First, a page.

Nonetheless, the rapid build-out of a blue-water fleet with carriers as the centrepiece means that China’s maritime security within the first island chain already looks increasingly assured. The PLA-Navy’s capacity to put adversaries at risk up to 1,500 kilometres off China’s coast will grow with its next carriers.

The third carrier is expected to be commissioned into service in 2023 and operational the following year. It has been under construction at the Jiangnan military naval yard in Shanghai since 2018.

Meanwhile, the Liaoning and the Shandong have carried out joint exercises for the first time, conducting live-fire and coordination drills in the Bohai and Yellow seas last week that appear to have continued into this.

There is nothing out of the ordinary about synchronised operations between two carriers, and it is just one more thing the PLA-N has to master as it learns how to operate carrier battle groups.

However, in the context of Taiwan, one implication of PLA-N dual-carrier operations is that in the event of a military invasion of the island, they could effectively blunt a possible US intervention on Taipei’s behalf. The US Navy’s dual-carrier exercises in the Western Pacific have shown the effectiveness of such coordination for sustaining high-intensity attack missions by carrier-based aircraft.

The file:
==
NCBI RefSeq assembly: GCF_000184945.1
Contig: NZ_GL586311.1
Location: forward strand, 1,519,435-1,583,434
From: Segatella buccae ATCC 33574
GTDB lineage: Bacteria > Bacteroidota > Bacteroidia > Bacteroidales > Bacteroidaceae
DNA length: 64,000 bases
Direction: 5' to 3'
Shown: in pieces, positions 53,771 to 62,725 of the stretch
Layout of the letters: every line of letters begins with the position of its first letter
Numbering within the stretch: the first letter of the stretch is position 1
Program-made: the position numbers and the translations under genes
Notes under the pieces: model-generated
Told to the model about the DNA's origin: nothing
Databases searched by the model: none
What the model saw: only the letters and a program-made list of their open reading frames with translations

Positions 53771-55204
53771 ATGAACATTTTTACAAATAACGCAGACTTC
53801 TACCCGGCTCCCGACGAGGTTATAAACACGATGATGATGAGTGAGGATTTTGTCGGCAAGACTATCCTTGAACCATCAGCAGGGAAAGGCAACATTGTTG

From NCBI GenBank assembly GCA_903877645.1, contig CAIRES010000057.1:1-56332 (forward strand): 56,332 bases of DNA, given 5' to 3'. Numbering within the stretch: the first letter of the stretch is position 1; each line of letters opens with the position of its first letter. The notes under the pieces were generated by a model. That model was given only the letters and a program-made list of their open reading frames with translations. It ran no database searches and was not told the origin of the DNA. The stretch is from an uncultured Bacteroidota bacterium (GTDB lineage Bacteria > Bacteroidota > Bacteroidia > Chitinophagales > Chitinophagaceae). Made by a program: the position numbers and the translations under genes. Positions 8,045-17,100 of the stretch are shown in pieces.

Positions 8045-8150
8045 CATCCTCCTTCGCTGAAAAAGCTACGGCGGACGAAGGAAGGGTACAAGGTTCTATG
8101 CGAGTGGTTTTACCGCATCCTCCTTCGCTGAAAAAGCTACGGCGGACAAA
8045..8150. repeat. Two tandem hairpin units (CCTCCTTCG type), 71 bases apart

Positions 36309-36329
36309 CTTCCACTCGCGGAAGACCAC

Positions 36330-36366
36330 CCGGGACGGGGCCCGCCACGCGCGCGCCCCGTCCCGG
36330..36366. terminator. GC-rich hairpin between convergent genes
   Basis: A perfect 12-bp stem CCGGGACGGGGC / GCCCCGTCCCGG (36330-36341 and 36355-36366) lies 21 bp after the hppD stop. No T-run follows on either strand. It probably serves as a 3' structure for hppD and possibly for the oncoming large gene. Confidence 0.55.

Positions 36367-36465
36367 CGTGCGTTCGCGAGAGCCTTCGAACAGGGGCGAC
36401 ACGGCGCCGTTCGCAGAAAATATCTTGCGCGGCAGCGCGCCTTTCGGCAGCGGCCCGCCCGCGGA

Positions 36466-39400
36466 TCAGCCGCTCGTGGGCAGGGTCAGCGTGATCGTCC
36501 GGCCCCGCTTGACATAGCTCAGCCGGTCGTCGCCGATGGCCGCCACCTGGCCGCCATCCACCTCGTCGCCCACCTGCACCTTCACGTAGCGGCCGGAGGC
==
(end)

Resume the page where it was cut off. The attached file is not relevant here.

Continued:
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PLA-Navy’s Blue-Water Aspirations Spring Forward

Senior Colonel Wu Qian, Director General of the Information Office of China's Ministry of National Defense (MND) and Spokesperson for the MND, shows a PLA-Navy commemorative envelop of the aircraft carrier, Shandong, at the end of the monthly press conference on December 26, 2019. Photo credit: MND/Wu Xingjian.

CHINA HAS GIVEN two displays of its emerging ‘blue-water‘ naval power in recent days.

Most recently it has conducted joint exercises with the Russian and Iranian navies in the Gulf of Oman, with the PLA-Navy’s most modern ‘carrier killer’, the guided-missile destroyer Xining, involved. Earlier, the PLA-N’s newly commissioned aircraft carrier of its own, the Shandong, sailed through the Taiwan Strait with the rest of its carrier group, according to Taiwan’s defence ministry.